Comments on Granite Construction’s application for stream alteration in Parley’s Canyon

Granite Construction has been trying to build a massive mine and gravel pit in Parley’s Canyon. Despite “reassurances” they would not impact the environment, they filed for a permit to alter Smith’s Creek. See our official comments to the Utah Division of Water Rights regarding that application below:

June 3, 2024

Chuck Williamson,
Utah Division of Water Rights Stream Alteration Specialist

Utah Physicians for a Healthy Environment (UPHE) submit the following comments in opposition to Granite Construction’s application for stream alternation of Smith’s Creek in Parley’s Canyon, Alteration Permit: 24-57-0015, and Mountair Private Road Company’s (MPRC) stream Alteration Permit: Stream Alteration Permit: 24-57-0017.

UPHE objects to these applications for multiple reasons, described below, and asks the state engineer to reject both permit applications as contrary to state and federal law.

1. They will have “unreasonable and unnecessary” environmental impacts on the natural stream environment, in violation of Utah Code § 73-3-29(4)(b). The only reason for Granite’s application is to facilitate the limestone quarry pursued by Granite Construction and property owner Jesse Lassley. That proposed quarry is itself “unreasonable and unnecessary” in its environmental impacts, and therefore the stream alteration application should be considered only in that context. The only reason for MPRC’s application is in the event that Granite is able to obtain all the permits necessary to build the mine. More about the relationship between the applications follows under Item #2.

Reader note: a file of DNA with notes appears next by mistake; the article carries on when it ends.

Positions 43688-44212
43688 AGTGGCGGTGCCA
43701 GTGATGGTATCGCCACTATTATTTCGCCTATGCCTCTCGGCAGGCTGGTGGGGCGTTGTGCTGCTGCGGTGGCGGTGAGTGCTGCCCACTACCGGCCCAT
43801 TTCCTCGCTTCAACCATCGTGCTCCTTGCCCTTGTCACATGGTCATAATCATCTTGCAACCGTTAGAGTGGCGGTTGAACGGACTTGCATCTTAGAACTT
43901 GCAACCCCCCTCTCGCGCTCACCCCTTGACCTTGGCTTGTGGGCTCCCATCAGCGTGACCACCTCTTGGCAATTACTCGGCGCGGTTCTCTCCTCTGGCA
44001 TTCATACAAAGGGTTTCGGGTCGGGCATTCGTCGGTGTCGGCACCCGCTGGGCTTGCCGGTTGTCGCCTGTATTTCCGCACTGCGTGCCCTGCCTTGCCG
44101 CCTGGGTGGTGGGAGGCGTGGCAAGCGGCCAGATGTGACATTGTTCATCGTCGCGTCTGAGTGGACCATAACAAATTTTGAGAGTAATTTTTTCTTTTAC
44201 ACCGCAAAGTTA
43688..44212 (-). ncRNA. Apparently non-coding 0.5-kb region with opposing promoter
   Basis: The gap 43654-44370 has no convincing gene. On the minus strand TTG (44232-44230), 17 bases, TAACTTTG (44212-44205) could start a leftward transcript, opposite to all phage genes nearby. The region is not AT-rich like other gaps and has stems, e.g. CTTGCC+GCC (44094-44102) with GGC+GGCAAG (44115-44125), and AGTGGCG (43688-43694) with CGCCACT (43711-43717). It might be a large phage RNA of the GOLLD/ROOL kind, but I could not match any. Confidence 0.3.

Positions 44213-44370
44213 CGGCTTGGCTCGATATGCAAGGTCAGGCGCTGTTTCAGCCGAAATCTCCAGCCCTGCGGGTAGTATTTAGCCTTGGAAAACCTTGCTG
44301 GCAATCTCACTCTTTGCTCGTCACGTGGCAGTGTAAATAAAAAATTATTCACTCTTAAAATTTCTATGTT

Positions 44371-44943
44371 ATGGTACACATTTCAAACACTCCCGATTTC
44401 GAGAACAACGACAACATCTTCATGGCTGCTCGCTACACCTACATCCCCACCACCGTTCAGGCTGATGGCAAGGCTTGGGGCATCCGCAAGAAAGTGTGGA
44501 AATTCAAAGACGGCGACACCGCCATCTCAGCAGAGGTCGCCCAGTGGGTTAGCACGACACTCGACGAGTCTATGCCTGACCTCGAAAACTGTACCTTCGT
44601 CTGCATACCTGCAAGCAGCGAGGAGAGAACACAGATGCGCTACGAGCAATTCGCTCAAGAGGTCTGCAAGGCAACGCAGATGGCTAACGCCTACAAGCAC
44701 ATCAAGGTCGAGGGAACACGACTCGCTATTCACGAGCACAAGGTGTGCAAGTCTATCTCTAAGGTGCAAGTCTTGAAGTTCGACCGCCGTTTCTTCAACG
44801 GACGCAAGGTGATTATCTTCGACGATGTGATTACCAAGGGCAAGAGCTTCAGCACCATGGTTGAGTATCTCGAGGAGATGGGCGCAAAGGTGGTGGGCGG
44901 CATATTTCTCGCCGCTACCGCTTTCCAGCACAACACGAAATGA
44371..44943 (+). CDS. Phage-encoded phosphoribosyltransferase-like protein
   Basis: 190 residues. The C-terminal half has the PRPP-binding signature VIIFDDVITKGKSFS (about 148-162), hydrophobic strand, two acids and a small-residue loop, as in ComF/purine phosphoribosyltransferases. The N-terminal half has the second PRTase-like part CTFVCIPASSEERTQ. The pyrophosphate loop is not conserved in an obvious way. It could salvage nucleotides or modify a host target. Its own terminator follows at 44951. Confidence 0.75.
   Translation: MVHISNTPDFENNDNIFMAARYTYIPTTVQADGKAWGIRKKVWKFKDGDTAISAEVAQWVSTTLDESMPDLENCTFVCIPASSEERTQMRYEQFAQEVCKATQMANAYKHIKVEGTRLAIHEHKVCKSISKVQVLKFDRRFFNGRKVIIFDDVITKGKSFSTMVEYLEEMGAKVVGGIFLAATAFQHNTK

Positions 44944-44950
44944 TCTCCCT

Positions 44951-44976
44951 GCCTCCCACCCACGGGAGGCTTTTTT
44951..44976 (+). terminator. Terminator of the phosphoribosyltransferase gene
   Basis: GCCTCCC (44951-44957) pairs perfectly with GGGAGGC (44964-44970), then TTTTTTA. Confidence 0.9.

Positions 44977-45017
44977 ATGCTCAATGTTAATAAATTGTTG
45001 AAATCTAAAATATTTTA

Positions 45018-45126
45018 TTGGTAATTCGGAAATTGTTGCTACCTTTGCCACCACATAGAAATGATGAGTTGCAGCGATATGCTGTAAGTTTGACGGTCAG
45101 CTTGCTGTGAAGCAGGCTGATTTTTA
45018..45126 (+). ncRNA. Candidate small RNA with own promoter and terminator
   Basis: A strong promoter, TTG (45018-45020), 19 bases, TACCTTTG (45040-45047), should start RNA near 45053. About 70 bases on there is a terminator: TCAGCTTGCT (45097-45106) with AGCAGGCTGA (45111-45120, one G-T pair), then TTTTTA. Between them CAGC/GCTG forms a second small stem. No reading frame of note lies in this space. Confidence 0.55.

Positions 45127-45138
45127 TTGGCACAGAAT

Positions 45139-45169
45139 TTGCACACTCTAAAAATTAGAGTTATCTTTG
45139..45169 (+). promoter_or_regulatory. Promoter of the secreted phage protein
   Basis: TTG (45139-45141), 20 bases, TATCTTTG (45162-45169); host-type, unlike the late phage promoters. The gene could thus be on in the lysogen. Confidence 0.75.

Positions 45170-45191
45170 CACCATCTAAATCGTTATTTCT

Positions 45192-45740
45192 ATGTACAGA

Degradation of this stream by these proposed alterations would be a significant impairment of the general function of the stream, and the use of the steam as a public asset. Smith Creek is already an “impaired waterway.” It is frequently used by, and essential to, wildlife in Parley’s Canyon. Alteration of the stream would serve only Granite’s purposes, which are contradictory to the interests and preferences of the overwhelming majority of the directly affected public.

Additionally, Upper Parley’s Creek and its tributaries (of which Smith Creek is one) are designated “high quality waters” in accordance with UAC R371-2, and carry an anti- degradation policy, R371-2-3. Category 1 waters are designated waters of high quality with important recreational and/or ecological significance and require protection as such to maintain their function as a public asset.

Finally, the quarry will be fought in court by multiple groups, on multiple legal fronts. It is hardly clear that the quarry will ever happen, and certainly not in the near future given the looming court battles that will undoubtedly by appealed by either side, regardless of the initial rulings. The ultimate court decision will be years from now and Granite’s winning that court battle is far from guaranteed. At the very least, ruling in Granite’s favor on this application in the near future is “unnecessary” and extremely premature.

  1. Simultaneous with Granite’s application is another stream alteration application from Mt. Aire residents via Mountair Private Road Company (MPRC). Despite MPRC’s claim that their stream alteration application is independent of Granite’s application and is only for improved “safety,” the claim is belied by MPRC’s own communications with Granite regarding this project. We refer to a letter dated Feb. 16, 2024 from Freddie Stromness, President of MPRC to the Army Corp of Engineers that is included with Granite’s application. In that letter, Stromness states, “Potential future heavy truck traffic on the access road would traverse right through the area utilized by the Mountair Community for parking both snow vehicles and road vehicles causing serious safety concerns for people accessing Mountair Canyon. UDOT, Granite Construction, Tree Farm, and the Mountair Communityy (sic) have worked together in a collaborative effort to develop a new traffic design plan that achieves the best and safest access for all parties who use Exit #132 now and into the future… The Mountair Community strongly supports the proposed Smith Creek piping and access road relocation. We thank UDOT, Granite Construction, and Tree Farm for working with us to resolve anticipated safety issues.” (emphasis added)